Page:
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Milling a Front Sight Dovetail
by Roy Seifert

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Disclaimer:  This article is for entertainment only and is not to be used in lieu of a qualified gunsmith.  Please defer all firearms work to a qualified gunsmith.  Any loads mentioned in this article are my loads for my guns and have been carefully worked up using established guidelines and special tools.  The author assumes no responsibility or liability for use of these loads, or use or misuse of this article.  Please note that I am not a professional gunsmith, just a shooting enthusiast and hobbyist, as well as a tinkerer.  This article explains work that I performed to my guns without the assistance of a qualified gunsmith.  Some procedures described in this article require special tools and cannot/should not be performed without them.

Warning:  Disassembling and tinkering with your firearm may void the warranty.  I claim no responsibility for use or misuse of this article.  Again, this article is for entertainment purposes only!

Tools and firearms are the trademark/service mark or registered trademark of their respective manufacturers.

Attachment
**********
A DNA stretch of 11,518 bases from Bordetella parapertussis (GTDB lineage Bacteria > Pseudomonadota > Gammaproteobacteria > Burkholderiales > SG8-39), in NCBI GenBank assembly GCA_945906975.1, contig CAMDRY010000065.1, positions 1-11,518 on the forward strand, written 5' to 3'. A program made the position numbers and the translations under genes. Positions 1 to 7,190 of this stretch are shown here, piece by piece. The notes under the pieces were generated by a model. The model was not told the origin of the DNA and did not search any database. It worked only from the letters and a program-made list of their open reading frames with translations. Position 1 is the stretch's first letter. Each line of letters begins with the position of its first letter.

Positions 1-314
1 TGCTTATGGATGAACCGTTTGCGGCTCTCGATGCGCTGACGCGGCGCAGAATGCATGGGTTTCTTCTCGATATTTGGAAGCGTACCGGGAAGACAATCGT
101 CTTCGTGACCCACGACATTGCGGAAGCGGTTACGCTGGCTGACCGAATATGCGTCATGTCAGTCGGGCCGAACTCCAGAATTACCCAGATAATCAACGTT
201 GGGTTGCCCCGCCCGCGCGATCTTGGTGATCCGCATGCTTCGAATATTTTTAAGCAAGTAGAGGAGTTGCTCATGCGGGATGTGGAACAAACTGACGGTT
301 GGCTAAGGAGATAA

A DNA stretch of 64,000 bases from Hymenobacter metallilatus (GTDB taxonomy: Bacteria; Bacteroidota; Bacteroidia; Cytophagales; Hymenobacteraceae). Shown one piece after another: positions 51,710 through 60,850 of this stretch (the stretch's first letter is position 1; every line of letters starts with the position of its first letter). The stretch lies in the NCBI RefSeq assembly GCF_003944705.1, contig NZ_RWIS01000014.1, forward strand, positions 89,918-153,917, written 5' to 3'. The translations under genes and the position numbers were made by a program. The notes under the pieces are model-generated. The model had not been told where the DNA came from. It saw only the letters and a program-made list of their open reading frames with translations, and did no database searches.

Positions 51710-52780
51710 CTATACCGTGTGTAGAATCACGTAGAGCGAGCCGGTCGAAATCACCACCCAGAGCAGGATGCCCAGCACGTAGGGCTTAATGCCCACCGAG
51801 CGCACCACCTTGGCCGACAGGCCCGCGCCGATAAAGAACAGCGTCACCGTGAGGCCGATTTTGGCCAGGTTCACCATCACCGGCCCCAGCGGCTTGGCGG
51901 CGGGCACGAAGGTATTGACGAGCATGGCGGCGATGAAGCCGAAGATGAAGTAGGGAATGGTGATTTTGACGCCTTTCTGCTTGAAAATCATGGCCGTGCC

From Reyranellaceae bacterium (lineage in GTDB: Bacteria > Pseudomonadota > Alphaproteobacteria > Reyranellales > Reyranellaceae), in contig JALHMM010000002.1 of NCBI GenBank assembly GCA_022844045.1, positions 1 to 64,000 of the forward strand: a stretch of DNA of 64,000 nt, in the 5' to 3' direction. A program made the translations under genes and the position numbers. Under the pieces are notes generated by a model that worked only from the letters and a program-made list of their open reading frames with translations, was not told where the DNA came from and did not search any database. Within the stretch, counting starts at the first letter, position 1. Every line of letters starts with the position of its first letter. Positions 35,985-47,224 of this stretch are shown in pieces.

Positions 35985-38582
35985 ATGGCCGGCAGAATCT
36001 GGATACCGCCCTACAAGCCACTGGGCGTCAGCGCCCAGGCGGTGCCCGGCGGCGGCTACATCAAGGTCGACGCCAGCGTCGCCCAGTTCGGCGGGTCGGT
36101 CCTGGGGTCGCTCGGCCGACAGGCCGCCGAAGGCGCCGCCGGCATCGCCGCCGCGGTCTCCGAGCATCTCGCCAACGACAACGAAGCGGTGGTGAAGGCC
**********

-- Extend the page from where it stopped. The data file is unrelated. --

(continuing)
One of the more advanced procedures I perform to my guns is to cut a front sight dovetail, and of course, install the corresponding sight.  I purchased a 1911 .45 ACP slide that didn't have a front sight so I decided to install a fiber-optic front sight.  Since the slide did not come with any front sight cuts I had to mill the dovetail.  This sight required a 65o x 0.330” width x 0.075” depth dovetail.

Before milling the dovetail, I had to make sure the slide was mounted exactly perpendicular to the cross-slide table of the mill and perfectly level so the sight would be straight.   First, I squared my swivel vise.  I rotated the vise until the dial indicator read 0.000” across the fixed face of the vise.

Next, I installed the slide in the vise using a parallel.  I put blue tape on the sides to protect the slide while clamped in the vise.  I ran my dial indicator across the top of the slide to ensure it was perfectly level.

When I cut a dovetail slot I cut out the center of the slot first with a square end mill, then cut the angles with the dovetail cutter.  This is called a pilot slot.  The dovetail cutter is made of high speed steel (HSS) so it is best not to load up the teeth by using it to cut the entire dovetail.  Ok, now it is time for some higher math.